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ACP: Texas Legislation on Reproductive Health Care Denies Needed Health Care Services, Interferes With Patient-Physician Relationship
ACP has signed onto a friend-of-the-court brief to be filed with the Supreme Court
Sept. 17, 2021 (ACP) – The American College of Physicians is working with its allies to fight new restrictions put in place by the Texas Heartbeat Act and to stop other state legislatures from passing similar laws.
On Sept. 1, the U.S. Supreme Court decided not to block the Texas law, which bans abortions after six weeks of pregnancy, even in cases of rape and incest. “The Texas Heartbeat Act does grave harm to the ability of Texans to access needed health care services, denies women their right to make decisions about their own health, and fundamentally violates the relationship between a patient and their physician,” said Dr. George M. Abraham, president of ACP. “ACP is committed to doing all it can to reverse this, and other laws, that harm our patients.”
The Texas Heartbeat Act is unusual because ordinary citizens -- not government officials -- are designated as its enforcers. The law “deputizes private individuals to sue anyone who performs the procedure or ‘aids and abets' it,” The New York Times reported. “The patient may not be sued, but doctors, staff members at clinics, counselors, people who help pay for the procedure, and even an Uber driver taking a patient to an abortion clinic are all potential defendants. Plaintiffs, who do not need to live in Texas, have any connection to the abortion or show any injury from it, are entitled to $10,000 and their legal fees recovered if they win. Prevailing defendants are not entitled to legal fees.”
The Supreme Court decision -- to not stop the law from going into effect -- is not final. “The majority stressed that it was not ruling on the constitutionality of the Texas law and did not mean to limit ‘procedurally proper challenges' to it,” The Times reported.
Still, the restrictions are now in place, and other Republican-led states are eager to follow the lead of Texas.
ACP members could face harm, said Shari Erickson, ACP vice president for governmental affairs and medical practice. “Our members are more likely to be the ones providing a referral or counseling someone about abortion. Under the law, a physician who doesn't perform abortions could be reported by a private citizen for having discussed the option of abortion with a patient,” she said. “The law harms the patient-physician relationship and sets a bad precedent for the country.”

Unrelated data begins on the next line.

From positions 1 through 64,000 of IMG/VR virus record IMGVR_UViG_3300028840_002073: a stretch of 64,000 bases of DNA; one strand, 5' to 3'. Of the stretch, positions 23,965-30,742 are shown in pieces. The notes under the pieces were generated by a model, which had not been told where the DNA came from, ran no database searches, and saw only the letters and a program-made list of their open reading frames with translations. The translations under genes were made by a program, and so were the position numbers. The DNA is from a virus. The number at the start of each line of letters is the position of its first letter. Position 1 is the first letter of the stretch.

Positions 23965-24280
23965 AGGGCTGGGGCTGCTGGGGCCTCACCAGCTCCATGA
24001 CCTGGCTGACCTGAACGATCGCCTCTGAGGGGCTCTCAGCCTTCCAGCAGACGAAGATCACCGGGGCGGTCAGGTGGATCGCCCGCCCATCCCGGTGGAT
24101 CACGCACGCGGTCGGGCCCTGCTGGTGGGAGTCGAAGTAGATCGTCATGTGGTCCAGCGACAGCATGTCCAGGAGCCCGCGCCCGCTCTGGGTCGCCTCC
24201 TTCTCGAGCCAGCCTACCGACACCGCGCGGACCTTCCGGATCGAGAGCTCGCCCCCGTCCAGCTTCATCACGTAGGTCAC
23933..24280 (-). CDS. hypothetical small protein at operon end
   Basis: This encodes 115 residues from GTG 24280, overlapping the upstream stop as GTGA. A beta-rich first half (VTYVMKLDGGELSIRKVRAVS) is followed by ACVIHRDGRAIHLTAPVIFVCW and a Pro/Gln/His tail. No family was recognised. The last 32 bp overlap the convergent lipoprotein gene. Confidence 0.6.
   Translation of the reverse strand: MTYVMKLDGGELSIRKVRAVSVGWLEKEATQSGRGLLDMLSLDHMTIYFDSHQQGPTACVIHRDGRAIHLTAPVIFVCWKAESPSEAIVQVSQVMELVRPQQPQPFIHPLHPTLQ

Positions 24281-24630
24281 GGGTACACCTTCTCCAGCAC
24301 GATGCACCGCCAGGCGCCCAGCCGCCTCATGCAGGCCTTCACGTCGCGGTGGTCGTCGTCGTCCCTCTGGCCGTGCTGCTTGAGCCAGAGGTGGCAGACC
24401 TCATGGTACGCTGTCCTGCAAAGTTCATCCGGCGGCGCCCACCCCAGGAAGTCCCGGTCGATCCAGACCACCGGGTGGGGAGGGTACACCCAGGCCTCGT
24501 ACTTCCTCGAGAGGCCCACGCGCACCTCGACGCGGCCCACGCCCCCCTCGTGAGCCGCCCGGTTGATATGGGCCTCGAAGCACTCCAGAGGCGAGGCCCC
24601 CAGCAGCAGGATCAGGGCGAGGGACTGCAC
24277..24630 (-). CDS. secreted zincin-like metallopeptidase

ACP has already signed onto a friend-of-the-court brief that is planned to be filed with the Supreme Court. The court acted before the brief could be filed.
ACP responded to the court's ruling with a strong statement, and it joined with six other medical organizations to raise the alarm publicly. “This new law will endanger patients and clinicians, putting physicians who provide necessary medical care, or even offer evidence-based information, at risk, by allowing private citizens to interfere in women's reproductive health decision making. Moreover, this law virtually eliminates women's access to evidence-based, comprehensive care and information, and denies women their right to make decisions about their own health,” the organizations wrote. “Our organizations are firmly against any policies that limit the evidence-based practice of medicine, threaten the patient-physician relationship, and inhibit the delivery of safe, timely, and necessary comprehensive care, including reproductive health services and information.”
In addition to ACP, the organizations that signed the statement -- representing nearly 600,000 physicians and medical students -- include the American Academy of Family Physicians, American Academy of Pediatrics, American College of Obstetricians and Gynecologists, American Osteopathic Association and American Psychiatric Association.
Other organizations have asked to sign the statement, Erickson said, and ACP is gathering their names prior to sharing them publicly. “We're ready to file our legal brief about the Texas case to put forward the perspective of physicians, and we'll continue to monitor legislation in other states,” Erickson said. “We'll also keep working with allied organizations as a united front standing up for patients and physicians.”